The most common balsamic vinegar that can be found at most grocery stores is balsamic vinegar of Modena (IGP), often written as aceto balsamico di Modena. Look for the letters IGP on the label, which stands for “protected geographical indication,” and means that the vinegar was produced and bottled in Modena, Italy. Though not quite as rigorous as the criteria for tradizionale vinegars, this geographic designation ensures a certain, controlled standard of quality.

Made from a combination of wine vinegar and grape must, the grapes in IGP vinegars can come from anywhere in the world, but must be processed and packed in Modena to earn the label. That variety in grapes yields greater diversity of flavor and texture in IGP vinegars. Tradizionale balsamic vinegars will taste very similar regardless of brand, whereas the taste of IGP vinegars can vary. A general rule of thumb is to look at the color and price -- darker vinegars will be thicker and sweeter, and pricier vinegars should be more complex and nuanced in flavor.

Use: Taste your vinegar first! Most IGP vinegars will be as sour as other vinegars (like red wine or white wine), but with a touch more sweetness. Use them in cooking when they’re a prominent ingredient in the recipe -- such as in a sauce, or in a delicate dish like risotto where you’ll notice the flavor. 

More: Feeling overwhelmed? Take a deep breath and have some strawberry balsamic breakfast cake.

The final category -- condimento grade balsamic vinegar -- is the least tightly controlled. This term refers to all balsamic vinegars that don’t meet the IGP or DOP standards. Since the origin and production process isn’t guaranteed by the label, you’ll get a very wide range of quality. Some condimento vinegars might be excellent -- aged for years and made from cooked grape must -- and some might be wine vinegar with food coloring masquerading as Italian balsamic. Any label that says balsamic vinegar but doesn’t have the letters IGP or DOP listed is technically considered condimento grade. Check the ingredient list before you buy; cheap balsamics often have added sugar to mimic the sweetness of aged balsamic, so stick with vinegars that only list grapes or grape must.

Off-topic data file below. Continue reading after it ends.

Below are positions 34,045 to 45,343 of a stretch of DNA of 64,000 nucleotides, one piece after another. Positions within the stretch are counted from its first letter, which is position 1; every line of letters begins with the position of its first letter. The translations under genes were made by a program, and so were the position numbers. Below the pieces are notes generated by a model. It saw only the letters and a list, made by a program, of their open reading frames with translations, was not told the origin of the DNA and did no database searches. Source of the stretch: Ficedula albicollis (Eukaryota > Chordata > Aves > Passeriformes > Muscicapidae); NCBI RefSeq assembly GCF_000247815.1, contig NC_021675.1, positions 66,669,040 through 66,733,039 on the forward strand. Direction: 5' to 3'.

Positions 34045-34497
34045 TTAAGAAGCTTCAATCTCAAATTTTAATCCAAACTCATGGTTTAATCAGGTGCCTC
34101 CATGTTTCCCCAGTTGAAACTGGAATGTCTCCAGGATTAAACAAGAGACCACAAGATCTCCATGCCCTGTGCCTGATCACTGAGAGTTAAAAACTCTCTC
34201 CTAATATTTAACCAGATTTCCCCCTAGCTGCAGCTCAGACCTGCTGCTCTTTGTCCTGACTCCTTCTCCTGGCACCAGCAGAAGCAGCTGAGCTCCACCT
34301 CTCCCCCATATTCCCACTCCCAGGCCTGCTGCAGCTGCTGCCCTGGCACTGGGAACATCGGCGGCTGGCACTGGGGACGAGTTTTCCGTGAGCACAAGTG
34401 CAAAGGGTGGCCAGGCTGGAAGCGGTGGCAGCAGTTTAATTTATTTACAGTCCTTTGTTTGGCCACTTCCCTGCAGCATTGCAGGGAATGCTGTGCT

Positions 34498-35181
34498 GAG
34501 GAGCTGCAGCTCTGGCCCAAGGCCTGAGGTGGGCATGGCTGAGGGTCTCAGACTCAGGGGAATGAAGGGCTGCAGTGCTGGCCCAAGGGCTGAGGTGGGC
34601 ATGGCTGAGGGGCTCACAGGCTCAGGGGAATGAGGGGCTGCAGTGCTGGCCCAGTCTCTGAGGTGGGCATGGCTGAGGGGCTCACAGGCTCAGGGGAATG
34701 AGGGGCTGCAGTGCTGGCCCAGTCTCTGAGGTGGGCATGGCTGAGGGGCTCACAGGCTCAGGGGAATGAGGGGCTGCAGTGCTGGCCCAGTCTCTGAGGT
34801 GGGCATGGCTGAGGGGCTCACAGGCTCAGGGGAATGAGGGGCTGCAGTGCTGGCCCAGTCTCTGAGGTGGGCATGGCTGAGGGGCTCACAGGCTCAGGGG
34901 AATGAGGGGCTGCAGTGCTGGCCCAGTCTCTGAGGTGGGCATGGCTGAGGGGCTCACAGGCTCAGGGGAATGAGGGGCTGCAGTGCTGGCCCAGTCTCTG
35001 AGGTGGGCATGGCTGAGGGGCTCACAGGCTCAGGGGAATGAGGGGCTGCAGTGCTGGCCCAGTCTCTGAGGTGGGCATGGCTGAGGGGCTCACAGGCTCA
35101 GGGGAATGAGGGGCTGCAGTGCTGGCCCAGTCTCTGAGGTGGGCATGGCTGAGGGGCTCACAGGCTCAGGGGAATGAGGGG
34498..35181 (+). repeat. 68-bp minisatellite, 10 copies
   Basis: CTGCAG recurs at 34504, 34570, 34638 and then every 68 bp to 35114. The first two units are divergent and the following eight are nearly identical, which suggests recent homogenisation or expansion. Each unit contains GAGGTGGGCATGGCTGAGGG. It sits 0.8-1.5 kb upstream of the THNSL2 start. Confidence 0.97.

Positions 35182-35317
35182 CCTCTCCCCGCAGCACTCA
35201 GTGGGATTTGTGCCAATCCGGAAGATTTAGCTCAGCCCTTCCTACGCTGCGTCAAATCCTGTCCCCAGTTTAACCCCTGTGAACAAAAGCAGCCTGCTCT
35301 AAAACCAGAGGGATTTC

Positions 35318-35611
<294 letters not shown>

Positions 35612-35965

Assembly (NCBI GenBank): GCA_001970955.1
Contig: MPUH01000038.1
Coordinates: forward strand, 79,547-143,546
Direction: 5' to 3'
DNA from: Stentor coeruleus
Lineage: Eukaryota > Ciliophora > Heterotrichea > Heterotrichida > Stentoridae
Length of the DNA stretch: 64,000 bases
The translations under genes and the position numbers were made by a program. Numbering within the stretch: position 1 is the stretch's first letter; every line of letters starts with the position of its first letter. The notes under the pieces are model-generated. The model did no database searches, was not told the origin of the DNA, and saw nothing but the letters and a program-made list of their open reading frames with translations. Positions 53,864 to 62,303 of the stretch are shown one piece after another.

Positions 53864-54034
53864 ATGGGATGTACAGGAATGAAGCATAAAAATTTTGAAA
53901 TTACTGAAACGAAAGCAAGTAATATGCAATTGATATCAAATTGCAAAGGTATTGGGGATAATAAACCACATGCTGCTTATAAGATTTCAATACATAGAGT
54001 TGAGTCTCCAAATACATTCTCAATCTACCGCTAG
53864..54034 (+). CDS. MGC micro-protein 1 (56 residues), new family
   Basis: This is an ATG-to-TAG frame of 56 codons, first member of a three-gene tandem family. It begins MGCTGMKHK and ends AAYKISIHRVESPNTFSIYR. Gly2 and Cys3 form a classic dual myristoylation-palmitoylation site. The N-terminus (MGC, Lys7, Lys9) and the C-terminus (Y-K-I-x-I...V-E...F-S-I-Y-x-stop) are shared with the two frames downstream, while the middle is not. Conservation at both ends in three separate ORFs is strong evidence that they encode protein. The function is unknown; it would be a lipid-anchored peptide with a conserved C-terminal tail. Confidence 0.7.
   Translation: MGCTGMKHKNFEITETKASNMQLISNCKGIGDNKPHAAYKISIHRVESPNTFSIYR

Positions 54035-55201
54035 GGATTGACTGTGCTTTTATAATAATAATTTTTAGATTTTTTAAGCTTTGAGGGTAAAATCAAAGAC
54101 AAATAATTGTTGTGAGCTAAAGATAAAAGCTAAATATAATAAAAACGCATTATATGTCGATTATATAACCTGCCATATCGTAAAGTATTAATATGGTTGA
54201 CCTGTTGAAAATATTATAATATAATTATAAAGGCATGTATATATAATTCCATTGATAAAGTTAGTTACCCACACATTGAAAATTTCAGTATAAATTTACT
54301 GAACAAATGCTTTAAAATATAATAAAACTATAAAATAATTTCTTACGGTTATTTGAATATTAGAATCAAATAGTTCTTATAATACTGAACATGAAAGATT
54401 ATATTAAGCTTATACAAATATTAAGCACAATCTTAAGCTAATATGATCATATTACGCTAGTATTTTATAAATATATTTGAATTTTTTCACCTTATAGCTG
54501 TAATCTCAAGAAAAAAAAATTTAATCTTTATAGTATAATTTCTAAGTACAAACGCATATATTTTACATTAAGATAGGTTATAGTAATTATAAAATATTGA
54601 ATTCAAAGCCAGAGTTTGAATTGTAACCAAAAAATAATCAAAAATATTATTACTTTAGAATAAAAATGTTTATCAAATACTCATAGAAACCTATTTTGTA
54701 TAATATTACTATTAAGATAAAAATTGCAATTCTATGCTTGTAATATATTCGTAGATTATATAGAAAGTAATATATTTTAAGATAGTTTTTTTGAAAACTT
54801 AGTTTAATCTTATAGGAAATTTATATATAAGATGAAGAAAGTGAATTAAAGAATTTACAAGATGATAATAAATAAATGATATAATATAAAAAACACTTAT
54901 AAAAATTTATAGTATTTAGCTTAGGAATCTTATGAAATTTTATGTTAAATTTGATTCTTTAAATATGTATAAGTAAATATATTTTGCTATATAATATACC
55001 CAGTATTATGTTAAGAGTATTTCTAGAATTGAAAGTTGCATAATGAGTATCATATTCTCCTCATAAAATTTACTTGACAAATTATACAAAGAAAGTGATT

Use: Ideal for salad dressings and marinades. The flavor of these vinegars won’t be as sweet or complex, so they’re best when playing a supporting role. If you want to mimic that viscous texture of tradizionale vinegar for pouring over ice cream or dipping bruschetta, you can reduce condimento grade vinegar down in a saucepan over low heat. It will sweeten and thicken, so in a pinch it’s a decent trick for imitating the syrupy texture of tradizionale balsamic. 

More: Master the genius recipe for sticky balsamic ribs.

Now that you’re armed with all the right information, go out and try every type of balsamic. See which ones you like best. Make strawberry balsamic ice cream and baked figs with balsamic and feta and impress all your friends with your wicked culinary knowledge.

First three photos by Bobbi Lin; shallots photo Eric Moran; figs photo by Phyllis Grant; last photo by James Ransom

Tags: kitchen confidence, tips, balsamic vinegar, food labels